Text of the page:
The Foreign Exchange: Leave It All Behind
Hard Boiled

The words “old school” come to mind when listening to The Foreign Exchange's sophomore effort Leave It All Behind but, in truth, there's nothing old about it. If it at all seems that way, it's because there's such a regrettable dearth of its blissfully soulful sound being produced these days. In short, there's nothing retrograde about the material—how could there be when the music's so fresh? For those unfamiliar with the project, The Foreign Exchange is a collaboration involving producer Nicolay (who already issued one of the year's better albums in the splendid Timeline) and singer-songwriter and vocalist Phonte. The two hooked up in 2002 via the hip-hop community site and thereafter traded files for a year (Nicolay residing in his native Holland at the time and Phonte in Raleigh, North Carolina), leading up to 2004's Connected release. Though Nicolay (now ensconced in Wilmington, North Carolina ) has bridged the geographical gap, the new release distances itself from the debut's hip-hop focus for a more pronounced “lover's rock” brand of soul. Don't get the wrong idea: traces of hip-hop are clearly evident, and so too are elements of funk (even echoes of drum'n'bass in “If This Is Love”), but the new music's rooted in soul of a thoroughly warm and emotive vintage.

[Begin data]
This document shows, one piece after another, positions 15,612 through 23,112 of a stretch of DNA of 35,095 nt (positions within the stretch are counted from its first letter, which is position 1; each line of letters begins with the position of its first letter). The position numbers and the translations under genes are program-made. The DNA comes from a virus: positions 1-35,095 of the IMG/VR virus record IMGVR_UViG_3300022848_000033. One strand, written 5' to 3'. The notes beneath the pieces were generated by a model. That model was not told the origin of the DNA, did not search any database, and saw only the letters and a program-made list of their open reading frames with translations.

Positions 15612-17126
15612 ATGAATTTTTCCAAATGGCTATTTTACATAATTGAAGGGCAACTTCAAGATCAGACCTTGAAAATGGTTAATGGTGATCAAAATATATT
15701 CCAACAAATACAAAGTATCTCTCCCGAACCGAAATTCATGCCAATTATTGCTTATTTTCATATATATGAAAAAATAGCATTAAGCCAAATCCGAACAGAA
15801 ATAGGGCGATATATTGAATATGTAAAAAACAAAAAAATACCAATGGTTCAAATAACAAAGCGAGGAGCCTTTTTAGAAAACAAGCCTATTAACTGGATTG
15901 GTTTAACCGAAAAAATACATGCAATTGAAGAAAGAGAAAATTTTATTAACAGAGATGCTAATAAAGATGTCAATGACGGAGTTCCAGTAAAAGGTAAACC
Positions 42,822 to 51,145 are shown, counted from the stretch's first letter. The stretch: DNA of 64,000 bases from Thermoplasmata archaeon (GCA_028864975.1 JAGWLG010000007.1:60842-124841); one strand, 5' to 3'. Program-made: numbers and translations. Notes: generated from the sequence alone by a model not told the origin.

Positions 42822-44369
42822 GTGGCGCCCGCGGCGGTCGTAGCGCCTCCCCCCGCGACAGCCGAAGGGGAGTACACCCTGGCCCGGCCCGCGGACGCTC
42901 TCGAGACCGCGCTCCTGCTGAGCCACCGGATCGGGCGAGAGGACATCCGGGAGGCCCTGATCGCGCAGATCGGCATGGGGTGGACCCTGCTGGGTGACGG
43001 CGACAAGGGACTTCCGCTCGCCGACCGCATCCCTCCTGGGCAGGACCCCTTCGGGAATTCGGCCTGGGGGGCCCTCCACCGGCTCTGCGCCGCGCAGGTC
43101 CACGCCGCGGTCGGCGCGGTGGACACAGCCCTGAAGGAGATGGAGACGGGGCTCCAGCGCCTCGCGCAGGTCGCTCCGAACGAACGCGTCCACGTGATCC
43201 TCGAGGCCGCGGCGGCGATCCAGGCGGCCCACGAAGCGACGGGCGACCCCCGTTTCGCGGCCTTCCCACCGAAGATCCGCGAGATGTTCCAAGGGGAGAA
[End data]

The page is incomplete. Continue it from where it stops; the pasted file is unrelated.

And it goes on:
Nicolay and Phonte build up lush, multi-tiered arrangements using horns, keyboards, beats, bass, and, most of all, layer upon layer of lead and harmony vocals (Phonte's supplemented by those of Darien Brockington, Yahzarah, and Muhsinah). Hear, for example, how breezily the glorious opener “Daykeeper” interweaves its female (“When the sun rises he watches over me”) and male (“It's not like it was before and she can't keep me anymore / She loves me”) leads and then bolsters them with entrancing harmonizing. The soulful hip-hop of “Something To Behold” is perhaps even more irresistible, especially when the heavenly chorus kicks in (“It's just something inside us / Something that guides us / Closer to truth”). A hip-hop feel also emerges during the blissful “Take Off the Blues” while a lilting funk groove buoys “I Wanna Know” and the second half of “All or Nothing / Coming Home to You.” Though much of the material is downtempo, jazz-inflected polyrhythms swing mightily in “Sweeter Than You” and the cover of Stevie Wonder's “If She Breaks Your Heart” (enhanced by a string arrangement from 4hero production team member Marc Mac) is as beautiful as anything else on the album. The material sometimes exemplifies traces of Prince's ballad style and there are moments that suggest kinship with Five Deez and even John Legend (the vocal in the joyful title cut). In truth discussing individual songs seems almost pointless when the album as a whole offers so many pleasures. Suffice it to say, Leave It All Behind can't be recommended highly enough and deserves to be considered one of the year's best releases, regardless of genre.

December 2008